HANNOVER MESSE: U.S. students display their innovation for their German peers
Students from Lower Dauphin High School, in Hummelstown, Pa., bring their cell phone-driven energy management system for schools, businesses to TecToYou pavilion at Hannover Messe’s conference
The language of innovation is spoken at Hannover Messe’s TecToYou pavilion, where young people come together to show what they’ve learned about manufacturing and to find out what they can learn from others.
The students from Lower Dauphin High School in Hummelstown, Pa., don’t speak any German. Their trip to Hannover Messe this year, won through their own innovation, is their first trip to the country. They have little trouble getting their German peers to understand what they’ve built, and they are just as excited to see what others are working on.
“We’re in a little culture shock,” said Kellen Michalowski as he showed off the energy management project he and his fellow students created using Phoenix Contact equipment. Phoenix Contact annually stages a contest in Germany for high school students, with the winners coming to Hannover for the show. This year that contest was expanded to include U.S. students, and the group from Lower Dauphin won the contest and the trip to Hannover Messe.
TecToYou is a Hannover Messe event designed to bring young people more closely in touch with manufacturing. Being able to attract and retain young people in manufacturing in the United States is a major issue. Plant Engineering readers cite it each year as their top concern for the future. In Germany, programs such as TecToYou bring students and manufacturers together in large numbers. Each day of Hannover Messe, hundreds of German students swarm the fairgrounds, and are welcomed enthusiastically by vendors.
The sound of innovation in most of the other halls at Hannover Messe is the dull roar of business. In the TecToYou pavilion, the sound of innovation is higher-pitched, decidedly more excited, but no less businesslike. Michalowski and classmates Patrick Vares and Bryce Detweiler discussed their project, which uses Phoenix Contact I/O devices to create a cell phone-driven energy management system for schools and businesses. They demonstrated how with just a phone call, they could turn lights on and off. The application includes the ability to turn on other devices, including heat and external lights, and to monitor and create reports on power usage. The units can be mounted anywhere in the school or in the home. Text messages back to the phone verify the tasks were performed.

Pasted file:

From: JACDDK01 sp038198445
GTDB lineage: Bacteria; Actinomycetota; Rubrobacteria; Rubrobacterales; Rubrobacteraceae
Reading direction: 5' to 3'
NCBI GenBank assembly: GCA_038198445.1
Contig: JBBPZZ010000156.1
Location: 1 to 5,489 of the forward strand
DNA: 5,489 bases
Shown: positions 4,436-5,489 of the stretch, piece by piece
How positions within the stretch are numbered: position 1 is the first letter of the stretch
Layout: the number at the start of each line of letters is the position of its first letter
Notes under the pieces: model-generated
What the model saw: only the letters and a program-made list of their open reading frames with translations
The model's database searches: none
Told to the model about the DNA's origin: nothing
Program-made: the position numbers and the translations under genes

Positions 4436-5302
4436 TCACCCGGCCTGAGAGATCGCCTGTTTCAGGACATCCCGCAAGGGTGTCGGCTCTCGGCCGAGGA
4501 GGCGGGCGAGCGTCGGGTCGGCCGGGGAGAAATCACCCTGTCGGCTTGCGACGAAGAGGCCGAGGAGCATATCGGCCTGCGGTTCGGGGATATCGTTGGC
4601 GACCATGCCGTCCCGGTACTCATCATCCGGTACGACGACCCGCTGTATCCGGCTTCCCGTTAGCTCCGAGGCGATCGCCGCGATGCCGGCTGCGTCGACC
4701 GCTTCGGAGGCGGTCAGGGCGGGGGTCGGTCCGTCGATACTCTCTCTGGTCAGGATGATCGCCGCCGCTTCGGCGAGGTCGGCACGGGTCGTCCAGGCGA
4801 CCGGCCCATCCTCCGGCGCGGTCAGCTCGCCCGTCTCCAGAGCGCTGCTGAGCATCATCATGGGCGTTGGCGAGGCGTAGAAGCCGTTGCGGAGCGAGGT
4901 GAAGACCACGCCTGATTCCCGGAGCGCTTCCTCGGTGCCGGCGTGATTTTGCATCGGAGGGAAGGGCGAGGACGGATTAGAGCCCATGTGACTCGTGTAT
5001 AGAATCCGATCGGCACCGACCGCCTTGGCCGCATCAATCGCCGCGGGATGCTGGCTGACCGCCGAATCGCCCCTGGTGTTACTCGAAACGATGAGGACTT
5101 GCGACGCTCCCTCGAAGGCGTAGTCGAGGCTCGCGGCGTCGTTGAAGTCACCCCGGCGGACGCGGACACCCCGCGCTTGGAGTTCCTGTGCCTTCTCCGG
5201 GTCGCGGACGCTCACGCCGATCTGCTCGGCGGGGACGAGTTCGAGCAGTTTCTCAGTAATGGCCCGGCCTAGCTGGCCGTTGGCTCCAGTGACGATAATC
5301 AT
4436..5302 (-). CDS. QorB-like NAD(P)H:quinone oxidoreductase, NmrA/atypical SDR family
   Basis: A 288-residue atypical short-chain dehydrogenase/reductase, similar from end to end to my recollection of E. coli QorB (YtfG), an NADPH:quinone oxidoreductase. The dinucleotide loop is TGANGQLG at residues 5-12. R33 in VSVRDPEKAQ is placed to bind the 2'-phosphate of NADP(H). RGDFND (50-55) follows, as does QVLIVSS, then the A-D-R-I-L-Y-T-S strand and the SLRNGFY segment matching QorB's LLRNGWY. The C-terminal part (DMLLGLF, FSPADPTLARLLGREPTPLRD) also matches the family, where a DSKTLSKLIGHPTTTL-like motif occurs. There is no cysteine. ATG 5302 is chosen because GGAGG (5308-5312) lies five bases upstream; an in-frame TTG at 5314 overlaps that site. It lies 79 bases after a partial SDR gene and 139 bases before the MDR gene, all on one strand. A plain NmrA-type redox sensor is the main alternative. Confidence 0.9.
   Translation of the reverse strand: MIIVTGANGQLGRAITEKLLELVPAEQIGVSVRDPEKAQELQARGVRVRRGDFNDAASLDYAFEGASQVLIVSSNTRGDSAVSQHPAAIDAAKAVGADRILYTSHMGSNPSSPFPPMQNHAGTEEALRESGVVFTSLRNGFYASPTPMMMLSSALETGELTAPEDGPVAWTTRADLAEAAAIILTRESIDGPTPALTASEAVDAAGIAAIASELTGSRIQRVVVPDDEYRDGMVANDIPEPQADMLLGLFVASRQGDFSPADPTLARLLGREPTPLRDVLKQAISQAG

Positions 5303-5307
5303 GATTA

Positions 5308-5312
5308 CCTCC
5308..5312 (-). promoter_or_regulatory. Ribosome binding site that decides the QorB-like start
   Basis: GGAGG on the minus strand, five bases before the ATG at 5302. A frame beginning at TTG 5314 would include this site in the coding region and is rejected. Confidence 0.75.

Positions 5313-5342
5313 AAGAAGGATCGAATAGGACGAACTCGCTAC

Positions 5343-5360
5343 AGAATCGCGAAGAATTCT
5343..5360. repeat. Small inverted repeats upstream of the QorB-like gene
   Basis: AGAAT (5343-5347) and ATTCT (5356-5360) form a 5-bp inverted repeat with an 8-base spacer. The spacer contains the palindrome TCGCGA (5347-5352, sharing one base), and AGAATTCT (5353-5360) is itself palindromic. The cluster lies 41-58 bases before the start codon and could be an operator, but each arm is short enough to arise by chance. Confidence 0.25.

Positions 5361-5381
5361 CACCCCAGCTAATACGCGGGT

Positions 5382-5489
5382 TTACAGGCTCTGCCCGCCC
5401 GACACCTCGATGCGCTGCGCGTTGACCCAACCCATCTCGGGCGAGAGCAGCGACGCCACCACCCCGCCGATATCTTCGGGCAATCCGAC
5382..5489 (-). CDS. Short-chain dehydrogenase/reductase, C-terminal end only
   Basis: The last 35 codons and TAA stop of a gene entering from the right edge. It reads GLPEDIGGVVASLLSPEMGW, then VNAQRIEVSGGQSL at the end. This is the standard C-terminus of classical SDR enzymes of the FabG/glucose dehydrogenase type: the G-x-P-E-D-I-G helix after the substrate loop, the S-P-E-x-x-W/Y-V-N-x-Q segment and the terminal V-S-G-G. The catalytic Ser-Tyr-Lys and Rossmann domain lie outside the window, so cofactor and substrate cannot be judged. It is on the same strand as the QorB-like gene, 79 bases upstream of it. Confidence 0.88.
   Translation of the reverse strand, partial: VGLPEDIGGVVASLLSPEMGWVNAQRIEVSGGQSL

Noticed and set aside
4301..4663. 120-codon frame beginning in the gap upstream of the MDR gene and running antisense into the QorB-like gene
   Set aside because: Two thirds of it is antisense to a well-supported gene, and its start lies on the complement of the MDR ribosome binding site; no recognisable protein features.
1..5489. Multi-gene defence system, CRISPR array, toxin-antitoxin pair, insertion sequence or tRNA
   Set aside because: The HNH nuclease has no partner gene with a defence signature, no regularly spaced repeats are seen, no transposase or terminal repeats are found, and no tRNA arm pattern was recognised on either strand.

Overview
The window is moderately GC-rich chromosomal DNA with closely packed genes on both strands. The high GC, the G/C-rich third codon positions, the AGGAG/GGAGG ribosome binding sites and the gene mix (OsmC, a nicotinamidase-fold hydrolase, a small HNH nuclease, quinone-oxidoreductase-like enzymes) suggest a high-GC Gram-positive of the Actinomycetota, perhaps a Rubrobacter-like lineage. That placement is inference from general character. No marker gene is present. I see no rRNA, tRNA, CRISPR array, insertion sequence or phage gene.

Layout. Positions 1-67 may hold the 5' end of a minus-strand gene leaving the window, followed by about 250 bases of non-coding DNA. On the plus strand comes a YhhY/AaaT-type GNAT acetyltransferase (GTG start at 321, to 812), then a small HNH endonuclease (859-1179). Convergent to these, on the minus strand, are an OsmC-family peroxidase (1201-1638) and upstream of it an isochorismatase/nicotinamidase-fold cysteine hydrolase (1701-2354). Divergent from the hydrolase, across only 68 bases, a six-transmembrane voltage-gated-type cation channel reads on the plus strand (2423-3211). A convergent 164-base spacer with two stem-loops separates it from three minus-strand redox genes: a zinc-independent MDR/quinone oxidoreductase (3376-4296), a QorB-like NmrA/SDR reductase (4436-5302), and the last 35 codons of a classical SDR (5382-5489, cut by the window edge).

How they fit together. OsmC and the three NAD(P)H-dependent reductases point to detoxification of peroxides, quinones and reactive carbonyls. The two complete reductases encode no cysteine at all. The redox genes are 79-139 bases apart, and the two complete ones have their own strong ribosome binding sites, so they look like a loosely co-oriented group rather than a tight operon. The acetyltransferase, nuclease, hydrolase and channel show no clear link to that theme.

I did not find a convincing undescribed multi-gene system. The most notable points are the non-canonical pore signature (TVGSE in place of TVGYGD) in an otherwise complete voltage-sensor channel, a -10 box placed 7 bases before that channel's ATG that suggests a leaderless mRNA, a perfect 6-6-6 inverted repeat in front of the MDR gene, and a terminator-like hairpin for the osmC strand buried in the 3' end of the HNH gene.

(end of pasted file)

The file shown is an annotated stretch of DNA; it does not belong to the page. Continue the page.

The group from Lower Dauphin included Michalowski, Vares, Detweiler, classmates Matt Melly, Tim Torres, Josh “Santa” Miller and Ronnie Myers and teacher Nancy Kiscadden. They began work on the project last fall after being introduced to it by Phoenix Contact officials who are based in nearby Middletown, PA.
“We thought, ‘This is a cool contest. Let’s do it,” said Vares. “It was definitely a lot of fun. It’s not like we were being dragged into this. We even asked our teacher if we could come in during Christmas break to work on it.”
If the students didn’t understand the direct connection between the contest and manufacturing before this week, the experience at Hannover Messe and at TecToYou changed that. “This is a massive convention,” Vares said. “We’ve been to most of the booths here, and we’re going to see other halls.” The students also have taken plant tours in the area and seen the cultural sites in the area.
That includes a few they hadn’t expected to see. “We were driving along and one of the people shouted, ‘It's a windmill! It's a REAL windmill!’,” Vares said.
Annual Salary Survey
After almost a decade of uncertainty, the confidence of plant floor managers is soaring. Even with a number of challenges and while implementing new technologies, there is a renewed sense of optimism among plant managers about their business and their future.
The respondents to the 2014 Plant Engineering Salary Survey come from throughout the U.S. and serve a variety of industries, but they are uniform in their optimism about manufacturing. This year’s survey found 79% consider manufacturing a secure career. That’s up from 75% in 2013 and significantly higher than the 63% figure when Plant Engineering first started asking that question a decade ago.